Facebook shares slump following fake user confession

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Social networking giant Facebook has seen its share price tumble after revealing that around 83 million of the site's profiles are fake.

The firm made the disclosure in a 10-Q financial document, filed with the US Securities and Exchange Commission, following the publication of its second quarter results last week.

The document states that, as of 30 June, the site had 955 million monthly active users (MAUs), but 4.8 per cent of these may possess one or more Facebook accounts.

The percentage of accounts that are duplicate or false is meaningfully lower in developed markets.

The company said around 2.4 per cent of its MAUs are "user-misclassified accounts", whereby people have created personal profiles for a company or their pets, which should be listed as Pages instead.

A further 1.5 per cent have been designated "undesirable accounts", which are usually set up by spammers.

"The percentage of accounts that are duplicate or false is meaningfully lower in developed markets such as the United States or Australia and higher in developing markets such as Indonesia and Turkey," said Facebook.

In all three cases, users with multiple, misclassified or undesirable accounts are violating Facebook's terms and conditions.

However, the document also suggested, because its user calculations are based on a "limited sample of accounts", there is a risk the number of fake users its counted may not be completely accurate.

"These estimates are based on an internal review of a limited sample of accounts and we apply significant judgment in making this determination, such as identifying names that appear to be fake or other behavior that appears inauthentic," explained the company.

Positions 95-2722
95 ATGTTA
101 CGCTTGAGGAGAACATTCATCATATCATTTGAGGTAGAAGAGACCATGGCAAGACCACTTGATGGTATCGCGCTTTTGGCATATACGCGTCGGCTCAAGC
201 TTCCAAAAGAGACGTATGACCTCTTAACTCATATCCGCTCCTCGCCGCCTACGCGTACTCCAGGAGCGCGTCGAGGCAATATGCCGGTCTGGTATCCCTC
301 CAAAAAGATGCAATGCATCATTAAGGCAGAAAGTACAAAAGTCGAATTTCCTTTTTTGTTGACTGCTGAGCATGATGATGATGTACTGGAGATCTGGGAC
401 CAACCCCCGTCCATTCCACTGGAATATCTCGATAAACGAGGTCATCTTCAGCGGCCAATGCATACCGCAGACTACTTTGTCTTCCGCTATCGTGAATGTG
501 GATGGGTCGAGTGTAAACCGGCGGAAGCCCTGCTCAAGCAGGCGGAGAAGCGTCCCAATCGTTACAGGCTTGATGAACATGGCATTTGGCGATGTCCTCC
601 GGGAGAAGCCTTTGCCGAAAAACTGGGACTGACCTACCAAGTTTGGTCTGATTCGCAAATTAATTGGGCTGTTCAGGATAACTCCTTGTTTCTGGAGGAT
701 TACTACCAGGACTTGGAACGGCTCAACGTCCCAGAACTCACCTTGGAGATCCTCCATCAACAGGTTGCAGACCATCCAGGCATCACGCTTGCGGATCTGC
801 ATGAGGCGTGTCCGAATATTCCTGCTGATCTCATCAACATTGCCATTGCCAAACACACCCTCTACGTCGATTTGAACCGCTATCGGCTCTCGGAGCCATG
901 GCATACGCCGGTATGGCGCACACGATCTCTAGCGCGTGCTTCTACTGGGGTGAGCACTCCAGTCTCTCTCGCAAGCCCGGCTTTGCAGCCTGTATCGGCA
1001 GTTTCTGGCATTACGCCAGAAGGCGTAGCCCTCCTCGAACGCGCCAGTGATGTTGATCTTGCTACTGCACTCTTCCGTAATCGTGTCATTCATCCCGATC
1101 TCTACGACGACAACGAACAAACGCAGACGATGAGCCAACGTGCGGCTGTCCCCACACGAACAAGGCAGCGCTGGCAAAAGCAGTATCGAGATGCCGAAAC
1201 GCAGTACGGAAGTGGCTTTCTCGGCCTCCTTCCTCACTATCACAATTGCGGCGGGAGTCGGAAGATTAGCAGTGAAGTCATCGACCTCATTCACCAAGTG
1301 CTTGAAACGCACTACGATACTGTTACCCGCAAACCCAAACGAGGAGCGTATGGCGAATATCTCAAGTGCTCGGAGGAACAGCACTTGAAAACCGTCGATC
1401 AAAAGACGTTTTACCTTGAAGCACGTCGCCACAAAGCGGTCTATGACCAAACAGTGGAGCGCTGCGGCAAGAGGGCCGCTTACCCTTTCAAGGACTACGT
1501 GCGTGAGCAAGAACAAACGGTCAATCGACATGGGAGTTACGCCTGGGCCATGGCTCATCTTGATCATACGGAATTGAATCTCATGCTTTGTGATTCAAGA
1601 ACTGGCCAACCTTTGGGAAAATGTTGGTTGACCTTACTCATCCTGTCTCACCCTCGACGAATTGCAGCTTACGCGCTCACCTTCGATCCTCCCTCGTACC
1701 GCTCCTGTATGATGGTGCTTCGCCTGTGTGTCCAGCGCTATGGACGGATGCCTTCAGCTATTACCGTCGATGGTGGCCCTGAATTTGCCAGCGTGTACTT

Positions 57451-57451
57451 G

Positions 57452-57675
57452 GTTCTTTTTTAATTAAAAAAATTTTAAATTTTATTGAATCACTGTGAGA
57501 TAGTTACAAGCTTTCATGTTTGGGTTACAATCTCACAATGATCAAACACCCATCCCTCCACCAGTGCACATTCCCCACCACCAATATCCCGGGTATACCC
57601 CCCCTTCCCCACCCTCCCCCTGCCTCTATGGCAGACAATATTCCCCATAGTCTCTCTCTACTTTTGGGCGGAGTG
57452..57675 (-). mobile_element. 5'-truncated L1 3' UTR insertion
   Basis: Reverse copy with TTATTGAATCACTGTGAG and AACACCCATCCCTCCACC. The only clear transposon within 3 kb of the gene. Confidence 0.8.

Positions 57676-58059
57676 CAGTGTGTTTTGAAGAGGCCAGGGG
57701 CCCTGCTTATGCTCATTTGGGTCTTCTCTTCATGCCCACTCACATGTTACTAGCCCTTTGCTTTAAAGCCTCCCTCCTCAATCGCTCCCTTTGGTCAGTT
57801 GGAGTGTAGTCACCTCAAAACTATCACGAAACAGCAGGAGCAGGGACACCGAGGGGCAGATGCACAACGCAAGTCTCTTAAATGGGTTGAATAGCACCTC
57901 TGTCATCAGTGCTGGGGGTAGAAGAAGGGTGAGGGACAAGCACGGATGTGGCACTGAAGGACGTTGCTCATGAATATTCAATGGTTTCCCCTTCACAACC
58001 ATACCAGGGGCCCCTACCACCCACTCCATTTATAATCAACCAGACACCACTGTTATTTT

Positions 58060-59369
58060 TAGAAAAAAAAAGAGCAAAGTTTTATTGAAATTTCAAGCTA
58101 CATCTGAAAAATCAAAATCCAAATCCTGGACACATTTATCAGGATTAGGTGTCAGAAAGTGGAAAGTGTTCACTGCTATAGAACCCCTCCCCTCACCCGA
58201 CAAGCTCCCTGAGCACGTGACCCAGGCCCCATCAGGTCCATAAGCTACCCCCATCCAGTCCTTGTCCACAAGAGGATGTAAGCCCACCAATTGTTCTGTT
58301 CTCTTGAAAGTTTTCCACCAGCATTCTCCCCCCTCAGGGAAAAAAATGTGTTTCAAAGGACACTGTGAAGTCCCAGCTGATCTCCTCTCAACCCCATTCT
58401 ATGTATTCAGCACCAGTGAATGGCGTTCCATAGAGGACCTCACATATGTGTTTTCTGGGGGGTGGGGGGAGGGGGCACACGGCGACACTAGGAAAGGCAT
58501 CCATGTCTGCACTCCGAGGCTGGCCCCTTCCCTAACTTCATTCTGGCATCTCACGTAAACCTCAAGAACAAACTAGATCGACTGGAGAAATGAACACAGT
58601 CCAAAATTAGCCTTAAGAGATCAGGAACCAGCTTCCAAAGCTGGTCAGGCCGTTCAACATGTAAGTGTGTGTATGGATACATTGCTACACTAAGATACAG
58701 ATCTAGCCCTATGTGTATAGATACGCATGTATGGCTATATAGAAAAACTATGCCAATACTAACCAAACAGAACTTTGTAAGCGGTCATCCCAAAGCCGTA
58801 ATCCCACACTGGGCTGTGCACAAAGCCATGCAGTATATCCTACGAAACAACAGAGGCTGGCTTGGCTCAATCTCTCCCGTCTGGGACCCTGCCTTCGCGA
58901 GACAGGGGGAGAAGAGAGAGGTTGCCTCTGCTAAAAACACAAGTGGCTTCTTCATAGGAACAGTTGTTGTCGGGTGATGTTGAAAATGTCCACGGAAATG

"As such, our estimation of duplicate or false accounts may not accurately represent the actual number of such accounts...and such estimates may be affected by improvements or changes in our methodology."

The company's "fake account" disclosure resulted in Facebook's share price hitting an all-time low of $19.82 a share at market close yesterday, but it has since rebounded to $20.04 this morning.

"Our financial performance has been and will continue to be significantly determined by our success in adding, retaining, and engaging active users," the company's Q2 SEC filing added.

Simon Ellson, internet security expert at anti-virus software vendor Norton, said reports about fake social networking site profiles should serve as a wake-up call to users.

"Unless your privacy settings are on high, social media networks and profiles are public arenas and can be viewed by anyone. With so many fakes out there, it's important to think before you post," said Ellson.

Caroline Donnelly is the news and analysis editor of IT Pro and its sister site Cloud Pro, and covers general news, as well as the storage, security, public sector, cloud and Microsoft beats. Caroline has been a member of the IT Pro/Cloud Pro team since March 2012, and has previously worked as a reporter at several B2B publications, including UK channel magazine CRN, and as features writer for local weekly newspaper, The Slough and Windsor Observer. She studied Medical Biochemistry at the University of Leicester and completed a Postgraduate Diploma in Magazine Journalism at PMA Training in 2006.